Early risers were treated to a glimpse of a cosmic event on Sunday morning as Jupiter and Mars appeared side-by-side in the sky – looking like very bright stars.

Despite being more than 369 million miles apart, the planets looked to be very close together, forming a nearly straight line with the Earth – an event known in astronomy as a syzygy.

In the images below, Jupiter can be seen above Mars.

Jupiter and Mars planetary conjunction
(Joe Giddens/PA)
Jupiter and Mars planetary conjunction
(Joe Giddens/PA)

Despite being considerably farther away than Mars, Jupiter is seen shining about 20 times brighter as seen from the Earth. This is due to the gas giant’s vast size – it is more than 20 times bigger than the Red Planet.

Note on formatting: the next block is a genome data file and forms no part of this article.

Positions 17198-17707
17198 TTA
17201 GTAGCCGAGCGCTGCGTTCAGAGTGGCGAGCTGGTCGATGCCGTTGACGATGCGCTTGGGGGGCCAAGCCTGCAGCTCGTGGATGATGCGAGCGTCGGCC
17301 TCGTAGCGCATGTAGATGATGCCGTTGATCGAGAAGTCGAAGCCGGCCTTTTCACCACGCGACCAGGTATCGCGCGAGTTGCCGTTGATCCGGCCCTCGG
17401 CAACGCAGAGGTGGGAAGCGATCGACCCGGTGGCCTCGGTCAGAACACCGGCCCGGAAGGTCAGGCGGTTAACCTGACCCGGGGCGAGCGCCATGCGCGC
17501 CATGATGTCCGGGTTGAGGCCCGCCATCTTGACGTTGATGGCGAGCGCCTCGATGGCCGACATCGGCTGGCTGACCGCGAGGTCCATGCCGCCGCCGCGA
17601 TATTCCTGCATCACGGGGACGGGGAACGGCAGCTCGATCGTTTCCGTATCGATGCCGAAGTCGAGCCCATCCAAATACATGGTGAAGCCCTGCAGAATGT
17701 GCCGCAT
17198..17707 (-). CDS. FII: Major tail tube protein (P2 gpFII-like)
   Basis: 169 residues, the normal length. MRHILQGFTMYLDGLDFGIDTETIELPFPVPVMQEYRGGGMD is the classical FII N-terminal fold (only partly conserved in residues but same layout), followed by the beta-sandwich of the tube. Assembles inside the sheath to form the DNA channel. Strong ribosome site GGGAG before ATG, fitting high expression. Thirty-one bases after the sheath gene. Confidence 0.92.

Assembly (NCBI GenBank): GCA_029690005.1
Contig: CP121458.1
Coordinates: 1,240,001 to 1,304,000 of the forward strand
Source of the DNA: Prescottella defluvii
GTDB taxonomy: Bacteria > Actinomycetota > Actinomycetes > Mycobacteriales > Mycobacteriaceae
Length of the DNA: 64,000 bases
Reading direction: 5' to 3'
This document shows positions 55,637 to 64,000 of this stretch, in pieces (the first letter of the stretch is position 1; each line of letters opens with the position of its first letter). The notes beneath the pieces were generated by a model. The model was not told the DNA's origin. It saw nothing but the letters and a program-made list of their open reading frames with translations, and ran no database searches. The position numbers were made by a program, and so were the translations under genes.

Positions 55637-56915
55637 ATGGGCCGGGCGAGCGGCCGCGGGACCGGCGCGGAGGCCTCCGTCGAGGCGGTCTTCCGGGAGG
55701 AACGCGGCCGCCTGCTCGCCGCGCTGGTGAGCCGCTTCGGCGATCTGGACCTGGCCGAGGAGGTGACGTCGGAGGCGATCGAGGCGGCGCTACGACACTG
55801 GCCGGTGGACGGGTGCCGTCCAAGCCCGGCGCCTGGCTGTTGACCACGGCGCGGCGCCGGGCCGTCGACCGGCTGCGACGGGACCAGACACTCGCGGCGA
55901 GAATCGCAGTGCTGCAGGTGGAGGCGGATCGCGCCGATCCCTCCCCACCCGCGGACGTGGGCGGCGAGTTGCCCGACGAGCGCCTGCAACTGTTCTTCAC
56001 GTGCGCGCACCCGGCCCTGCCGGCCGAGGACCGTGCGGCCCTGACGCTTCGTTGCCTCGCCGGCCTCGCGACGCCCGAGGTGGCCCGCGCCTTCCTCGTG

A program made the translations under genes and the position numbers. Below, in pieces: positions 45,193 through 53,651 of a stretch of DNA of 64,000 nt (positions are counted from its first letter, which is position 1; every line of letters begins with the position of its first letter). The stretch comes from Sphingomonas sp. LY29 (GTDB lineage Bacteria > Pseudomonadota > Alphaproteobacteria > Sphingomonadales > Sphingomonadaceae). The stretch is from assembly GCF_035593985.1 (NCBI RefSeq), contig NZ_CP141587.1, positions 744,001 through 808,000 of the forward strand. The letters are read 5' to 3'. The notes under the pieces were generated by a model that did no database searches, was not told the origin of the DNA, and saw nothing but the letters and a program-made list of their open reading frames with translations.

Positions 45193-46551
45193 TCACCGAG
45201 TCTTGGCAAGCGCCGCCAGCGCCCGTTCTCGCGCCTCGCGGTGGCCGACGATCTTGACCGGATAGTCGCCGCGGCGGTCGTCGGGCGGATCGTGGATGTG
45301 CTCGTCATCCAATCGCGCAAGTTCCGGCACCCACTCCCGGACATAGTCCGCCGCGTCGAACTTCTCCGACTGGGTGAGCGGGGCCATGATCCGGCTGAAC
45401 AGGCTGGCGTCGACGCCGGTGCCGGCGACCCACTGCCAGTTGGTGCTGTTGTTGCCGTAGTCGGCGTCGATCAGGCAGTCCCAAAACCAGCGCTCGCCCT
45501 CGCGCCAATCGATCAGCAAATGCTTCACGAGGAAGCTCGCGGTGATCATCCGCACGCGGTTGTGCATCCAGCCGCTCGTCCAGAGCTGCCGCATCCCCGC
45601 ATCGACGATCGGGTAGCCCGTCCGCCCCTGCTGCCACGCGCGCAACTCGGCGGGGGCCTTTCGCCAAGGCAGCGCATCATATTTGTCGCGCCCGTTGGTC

Conjunctions are not uncommon, but budding astronomers across the country were up to witness it at its peak visibility, between 6:30 and 7am – although it became visible before sunrise at around 3.40am, the pair were extremely low in the horizon.

Many taking astronomy pictures use objects on the ground to help give an idea of scale, such as the windmill seen in the next photo – with the planets visible in the bottom left of the image.

Jupiter and Mars planetary conjunction
(Joe Giddens/PA)

Mars and Jupiter will not coincide in this way again until March 2020.